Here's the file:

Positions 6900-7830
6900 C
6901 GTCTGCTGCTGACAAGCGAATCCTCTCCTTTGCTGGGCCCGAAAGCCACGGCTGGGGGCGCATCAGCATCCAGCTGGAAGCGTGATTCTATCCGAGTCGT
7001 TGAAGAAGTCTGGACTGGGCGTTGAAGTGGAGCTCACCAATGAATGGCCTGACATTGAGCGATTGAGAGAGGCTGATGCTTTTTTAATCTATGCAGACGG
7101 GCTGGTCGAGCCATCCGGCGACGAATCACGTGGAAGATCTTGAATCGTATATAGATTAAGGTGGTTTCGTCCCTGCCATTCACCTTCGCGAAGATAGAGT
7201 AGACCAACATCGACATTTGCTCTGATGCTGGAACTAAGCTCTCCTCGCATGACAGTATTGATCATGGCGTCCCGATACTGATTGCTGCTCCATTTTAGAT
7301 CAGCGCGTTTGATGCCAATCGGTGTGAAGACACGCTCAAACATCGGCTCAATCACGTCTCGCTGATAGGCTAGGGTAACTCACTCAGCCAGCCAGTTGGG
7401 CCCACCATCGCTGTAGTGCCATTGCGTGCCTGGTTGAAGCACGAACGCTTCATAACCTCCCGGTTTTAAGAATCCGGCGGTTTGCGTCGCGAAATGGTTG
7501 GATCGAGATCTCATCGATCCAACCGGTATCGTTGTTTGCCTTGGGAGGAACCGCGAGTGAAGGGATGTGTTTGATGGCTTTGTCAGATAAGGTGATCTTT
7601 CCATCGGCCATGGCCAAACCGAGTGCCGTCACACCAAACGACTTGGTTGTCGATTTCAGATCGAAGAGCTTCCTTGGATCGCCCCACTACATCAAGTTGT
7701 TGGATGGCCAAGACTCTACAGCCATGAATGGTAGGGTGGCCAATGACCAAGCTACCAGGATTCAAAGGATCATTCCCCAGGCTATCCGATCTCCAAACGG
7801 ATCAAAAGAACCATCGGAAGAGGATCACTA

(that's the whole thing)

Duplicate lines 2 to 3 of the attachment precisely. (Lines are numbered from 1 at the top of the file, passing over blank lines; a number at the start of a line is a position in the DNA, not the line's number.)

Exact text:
6900 C
6901 GTCTGCTGCTGACAAGCGAATCCTCTCCTTTGCTGGGCCCGAAAGCCACGGCTGGGGGCGCATCAGCATCCAGCTGGAAGCGTGATTCTATCCGAGTCGT